That’s exactly what happened with Novekosky. She woke up from surgery, and the pain had disappeared. She returned to her Horry County home the next day.
“There was immediate relief. From the surgery to now, nothing. It has been wonderful,” she says.
Dr. Omofoye says the difficulty Novekosky experienced trying to identify the cause of her pain isn’t unique.
“It is not a commonly known diagnosis, so a lot of patients tend to get diagnosed months to years after the pain starts,” he says. “Some patients who see a dentist and have teeth pulled think it is dental-related pain before they get diagnosed with trigeminal neuralgia by either an astute primary care physician or a neurologist.”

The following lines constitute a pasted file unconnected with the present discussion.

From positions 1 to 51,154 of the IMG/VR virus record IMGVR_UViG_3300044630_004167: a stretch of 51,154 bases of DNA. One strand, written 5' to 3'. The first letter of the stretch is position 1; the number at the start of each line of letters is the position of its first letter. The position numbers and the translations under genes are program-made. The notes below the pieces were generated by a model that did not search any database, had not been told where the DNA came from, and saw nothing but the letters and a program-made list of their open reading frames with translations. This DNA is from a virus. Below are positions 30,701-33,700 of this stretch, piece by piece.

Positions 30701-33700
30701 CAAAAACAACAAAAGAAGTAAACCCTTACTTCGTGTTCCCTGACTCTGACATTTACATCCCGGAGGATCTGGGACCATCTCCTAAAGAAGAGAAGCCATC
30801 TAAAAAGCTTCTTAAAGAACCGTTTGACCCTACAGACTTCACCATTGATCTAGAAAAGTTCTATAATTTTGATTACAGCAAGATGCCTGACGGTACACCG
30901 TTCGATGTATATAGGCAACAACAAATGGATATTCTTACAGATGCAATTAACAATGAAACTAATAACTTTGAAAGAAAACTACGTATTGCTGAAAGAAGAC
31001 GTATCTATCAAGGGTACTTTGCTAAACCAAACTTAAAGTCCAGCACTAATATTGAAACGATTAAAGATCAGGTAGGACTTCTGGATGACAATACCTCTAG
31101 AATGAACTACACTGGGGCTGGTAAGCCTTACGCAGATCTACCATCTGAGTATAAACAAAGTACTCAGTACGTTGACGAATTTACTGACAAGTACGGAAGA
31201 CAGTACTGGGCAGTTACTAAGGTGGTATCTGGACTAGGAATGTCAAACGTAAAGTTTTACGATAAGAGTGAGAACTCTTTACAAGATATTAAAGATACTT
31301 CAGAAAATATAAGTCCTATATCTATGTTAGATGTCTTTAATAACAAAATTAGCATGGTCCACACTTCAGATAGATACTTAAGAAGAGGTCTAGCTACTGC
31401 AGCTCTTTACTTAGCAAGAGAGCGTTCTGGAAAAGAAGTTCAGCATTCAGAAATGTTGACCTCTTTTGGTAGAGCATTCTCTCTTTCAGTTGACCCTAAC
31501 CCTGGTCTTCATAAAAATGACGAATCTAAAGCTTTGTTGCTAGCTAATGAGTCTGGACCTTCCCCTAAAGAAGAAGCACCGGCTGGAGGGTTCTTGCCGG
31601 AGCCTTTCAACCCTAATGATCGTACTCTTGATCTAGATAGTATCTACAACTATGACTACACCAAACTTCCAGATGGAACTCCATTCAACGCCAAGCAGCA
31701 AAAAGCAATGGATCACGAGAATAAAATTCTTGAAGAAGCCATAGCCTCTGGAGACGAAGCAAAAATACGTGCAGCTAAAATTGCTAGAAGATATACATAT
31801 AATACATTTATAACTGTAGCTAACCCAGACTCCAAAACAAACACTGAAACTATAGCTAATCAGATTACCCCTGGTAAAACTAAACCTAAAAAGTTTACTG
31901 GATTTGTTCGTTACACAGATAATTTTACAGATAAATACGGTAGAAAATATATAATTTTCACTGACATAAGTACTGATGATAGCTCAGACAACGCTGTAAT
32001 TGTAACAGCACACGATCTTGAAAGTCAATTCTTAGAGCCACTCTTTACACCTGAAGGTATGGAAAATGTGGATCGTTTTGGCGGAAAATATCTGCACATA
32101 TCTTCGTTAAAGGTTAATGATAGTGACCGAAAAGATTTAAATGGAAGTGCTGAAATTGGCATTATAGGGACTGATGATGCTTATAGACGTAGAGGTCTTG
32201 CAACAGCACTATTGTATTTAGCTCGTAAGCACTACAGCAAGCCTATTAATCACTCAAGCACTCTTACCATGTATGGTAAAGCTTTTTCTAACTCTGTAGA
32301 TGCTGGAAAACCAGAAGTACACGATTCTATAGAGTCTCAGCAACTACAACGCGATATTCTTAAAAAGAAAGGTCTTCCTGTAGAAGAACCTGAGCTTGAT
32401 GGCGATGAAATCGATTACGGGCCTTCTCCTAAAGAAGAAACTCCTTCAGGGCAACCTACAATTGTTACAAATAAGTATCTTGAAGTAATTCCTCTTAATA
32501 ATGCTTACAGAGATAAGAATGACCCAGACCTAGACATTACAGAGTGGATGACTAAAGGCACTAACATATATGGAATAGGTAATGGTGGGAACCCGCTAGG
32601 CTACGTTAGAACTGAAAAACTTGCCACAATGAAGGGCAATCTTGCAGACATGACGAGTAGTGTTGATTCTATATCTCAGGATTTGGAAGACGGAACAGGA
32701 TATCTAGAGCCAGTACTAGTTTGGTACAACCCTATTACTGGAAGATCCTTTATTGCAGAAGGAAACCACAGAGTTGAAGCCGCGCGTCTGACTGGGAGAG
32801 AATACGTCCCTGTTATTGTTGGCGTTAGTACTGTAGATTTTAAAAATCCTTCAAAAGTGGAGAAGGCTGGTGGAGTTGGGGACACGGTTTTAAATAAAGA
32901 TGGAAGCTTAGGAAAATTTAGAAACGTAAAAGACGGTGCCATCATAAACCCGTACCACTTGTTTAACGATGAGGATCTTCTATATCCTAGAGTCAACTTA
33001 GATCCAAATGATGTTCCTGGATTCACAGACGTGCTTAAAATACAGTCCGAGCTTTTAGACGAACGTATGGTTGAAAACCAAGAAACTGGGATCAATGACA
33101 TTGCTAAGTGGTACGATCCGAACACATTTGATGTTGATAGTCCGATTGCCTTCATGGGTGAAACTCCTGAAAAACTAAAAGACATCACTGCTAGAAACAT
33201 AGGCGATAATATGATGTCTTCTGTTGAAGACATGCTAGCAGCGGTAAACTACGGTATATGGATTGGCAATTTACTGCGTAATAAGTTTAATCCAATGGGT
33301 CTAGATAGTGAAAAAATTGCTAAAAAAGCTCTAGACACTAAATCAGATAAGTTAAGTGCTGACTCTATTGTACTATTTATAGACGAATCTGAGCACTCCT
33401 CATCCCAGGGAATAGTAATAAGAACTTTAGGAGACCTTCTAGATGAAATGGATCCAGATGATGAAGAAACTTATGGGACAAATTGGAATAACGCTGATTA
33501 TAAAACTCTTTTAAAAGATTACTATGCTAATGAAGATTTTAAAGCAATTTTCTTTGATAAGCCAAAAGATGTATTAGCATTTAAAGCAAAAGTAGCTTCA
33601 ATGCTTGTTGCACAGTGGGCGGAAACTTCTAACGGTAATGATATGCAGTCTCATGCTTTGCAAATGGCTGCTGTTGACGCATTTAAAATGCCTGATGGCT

While trigeminal neuralgia can return, Dr. Omofoye says 75 percent of patients who have surgery remain pain-free a decade later. If the pain comes back, surgery or stereotactic radiosurgery are options for relief, he says.
Novekosky says she hopes the pain doesn’t return, but if it does, she won’t hesitate to seek help from her Tidelands Health team.
She and her husband were so thankful for the care she received they subsequently gave Dr. Omofoye and his team a bag of Lifesavers candy along with a touching note of appreciation.
“Thanks to them, I’ve got my life back. I’m so grateful,” she says.